Sunday, August 10, 2014

Rogers Ford Winery

Mustn't miss a day you know, even if I have to wedge August 10th's entry into a small piece of time before I have to tend to August 11. These sketches are from a delightful idyllic summer afternoon drinking wine and eating snacks at Rogers Ford Farm Winery, which is located in central Virginia in a place appropriately called "Sumerduck." Their farm has all sorts of weathered old little buildings scattered around, each one of which is worth a drawing. They also have modern barns, the winery buildings, and a beautifully restored old house which is used as the tasting room. You can sit out on their porch and drink wine and have conversations with the other guests. It is just the best.

Pitt technical pen brown ink and colored pencils, 10" x 7", August 9, 2014.

Saturday, August 9, 2014

Rhiannon Griffin Goddess

This is a weird one, truly. It was a commission from a Pagan fan who called herself "Dilan Tuatha de Danaan." The improbably named Dilan Tuatha ordered a rendering of a vision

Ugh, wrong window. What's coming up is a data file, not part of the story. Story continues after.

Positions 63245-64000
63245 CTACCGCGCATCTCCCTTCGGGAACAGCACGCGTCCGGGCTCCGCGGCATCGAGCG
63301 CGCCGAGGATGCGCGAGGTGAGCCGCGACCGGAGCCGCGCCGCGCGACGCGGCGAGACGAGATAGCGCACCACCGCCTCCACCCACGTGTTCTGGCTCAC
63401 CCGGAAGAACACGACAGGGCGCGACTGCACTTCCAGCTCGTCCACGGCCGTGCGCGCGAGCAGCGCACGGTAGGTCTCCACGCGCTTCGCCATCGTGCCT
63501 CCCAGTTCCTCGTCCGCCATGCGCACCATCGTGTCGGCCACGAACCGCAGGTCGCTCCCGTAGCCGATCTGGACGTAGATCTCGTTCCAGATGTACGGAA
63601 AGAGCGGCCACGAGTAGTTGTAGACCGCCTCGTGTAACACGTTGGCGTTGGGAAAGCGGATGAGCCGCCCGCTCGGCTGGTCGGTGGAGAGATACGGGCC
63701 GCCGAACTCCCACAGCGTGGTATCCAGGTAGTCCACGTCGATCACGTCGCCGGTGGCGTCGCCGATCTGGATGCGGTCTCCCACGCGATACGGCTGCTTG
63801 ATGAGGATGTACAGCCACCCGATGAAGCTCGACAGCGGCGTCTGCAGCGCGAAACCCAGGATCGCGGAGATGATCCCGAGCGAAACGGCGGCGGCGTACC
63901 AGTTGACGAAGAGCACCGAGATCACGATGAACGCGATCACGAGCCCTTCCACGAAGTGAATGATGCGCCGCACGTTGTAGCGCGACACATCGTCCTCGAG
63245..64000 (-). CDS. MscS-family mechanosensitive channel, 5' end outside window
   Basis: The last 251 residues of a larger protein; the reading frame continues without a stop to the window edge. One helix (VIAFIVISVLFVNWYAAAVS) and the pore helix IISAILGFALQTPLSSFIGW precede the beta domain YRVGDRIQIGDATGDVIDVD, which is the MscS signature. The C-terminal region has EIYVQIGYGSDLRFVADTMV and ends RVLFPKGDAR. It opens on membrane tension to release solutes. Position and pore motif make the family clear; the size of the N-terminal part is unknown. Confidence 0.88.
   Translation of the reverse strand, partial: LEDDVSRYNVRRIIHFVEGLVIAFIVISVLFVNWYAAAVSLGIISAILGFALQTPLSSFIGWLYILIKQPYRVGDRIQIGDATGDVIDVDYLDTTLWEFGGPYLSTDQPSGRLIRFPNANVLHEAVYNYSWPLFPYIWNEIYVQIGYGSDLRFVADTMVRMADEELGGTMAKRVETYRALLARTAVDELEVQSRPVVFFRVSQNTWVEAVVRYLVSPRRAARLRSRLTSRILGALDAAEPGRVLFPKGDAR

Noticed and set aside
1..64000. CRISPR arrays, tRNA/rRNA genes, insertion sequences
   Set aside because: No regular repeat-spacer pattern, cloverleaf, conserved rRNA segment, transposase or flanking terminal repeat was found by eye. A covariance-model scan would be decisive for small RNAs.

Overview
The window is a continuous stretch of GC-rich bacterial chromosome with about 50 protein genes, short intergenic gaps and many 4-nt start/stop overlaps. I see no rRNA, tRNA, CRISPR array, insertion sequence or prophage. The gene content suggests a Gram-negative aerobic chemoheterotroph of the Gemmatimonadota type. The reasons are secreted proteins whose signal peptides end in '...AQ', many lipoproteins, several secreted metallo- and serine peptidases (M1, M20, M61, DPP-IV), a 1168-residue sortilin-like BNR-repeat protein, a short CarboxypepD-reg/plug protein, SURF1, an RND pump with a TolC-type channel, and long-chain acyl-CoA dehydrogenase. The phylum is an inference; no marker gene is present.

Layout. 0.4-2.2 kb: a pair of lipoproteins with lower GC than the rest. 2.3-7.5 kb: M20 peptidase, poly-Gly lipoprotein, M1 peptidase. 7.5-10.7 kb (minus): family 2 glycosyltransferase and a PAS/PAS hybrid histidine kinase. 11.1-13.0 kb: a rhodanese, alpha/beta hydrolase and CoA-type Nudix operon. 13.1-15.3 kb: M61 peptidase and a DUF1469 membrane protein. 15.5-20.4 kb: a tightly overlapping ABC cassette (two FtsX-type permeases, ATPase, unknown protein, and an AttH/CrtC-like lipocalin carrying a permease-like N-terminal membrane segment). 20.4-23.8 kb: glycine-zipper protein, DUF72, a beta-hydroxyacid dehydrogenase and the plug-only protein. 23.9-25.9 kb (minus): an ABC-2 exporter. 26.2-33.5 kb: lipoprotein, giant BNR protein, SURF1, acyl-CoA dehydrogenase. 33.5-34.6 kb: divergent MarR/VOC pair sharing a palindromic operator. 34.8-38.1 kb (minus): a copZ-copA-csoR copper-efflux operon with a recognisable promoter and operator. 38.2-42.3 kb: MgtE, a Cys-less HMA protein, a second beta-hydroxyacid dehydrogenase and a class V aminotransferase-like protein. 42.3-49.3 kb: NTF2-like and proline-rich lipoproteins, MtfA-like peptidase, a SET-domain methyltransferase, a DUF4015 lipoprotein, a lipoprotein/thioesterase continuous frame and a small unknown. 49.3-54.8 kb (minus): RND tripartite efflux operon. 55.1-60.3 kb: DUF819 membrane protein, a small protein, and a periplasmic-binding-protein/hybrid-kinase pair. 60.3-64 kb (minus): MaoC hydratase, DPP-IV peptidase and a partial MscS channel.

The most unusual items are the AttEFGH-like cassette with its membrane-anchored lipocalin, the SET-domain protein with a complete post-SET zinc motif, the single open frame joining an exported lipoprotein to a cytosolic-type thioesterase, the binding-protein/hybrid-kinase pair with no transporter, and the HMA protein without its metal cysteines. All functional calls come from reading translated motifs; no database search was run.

which she had had as an initiatory requirement for her neo-pagan coven. The vision was of Rhiannon, the Welsh goddess of the Underworld, visualized as a skull-headed (or masked) griffin, surrounded by various types of animals including a leopard, wolf, beaver, rat, raccoon, snake, hawk, eagle, lioness, domestic cats, and leaping fish. 

"Rhiannon" is ink and watercolor on illustration board, 13" x 17", July 1987. Click for a bit larger image.

Friday, August 8, 2014

New Art Table

The new art table which I purchased at Michaels last week is now assembled and ready for action. A friend of mine and her 20-year-old mathematician son came over and we all worked to put it together. MathYouth did all the hard work of fitting pieces and bolting and dragging, while Mom and I sorted pieces and removed sticky labels. We then moved the table into place and adjusted its height to my specifications. Now I can return to doing "conventional" art in pencil, pen, and paint. I'm doing plenty of re-arranging the studio and looking over the materials I've collected there over the years. I sure have a lot of stuff. 

Drawing of art table is Pitt technical pen ink on sketchbook page, 5" x 4 1/2", August 7, 2014.

Thursday, August 7, 2014

Punk Elric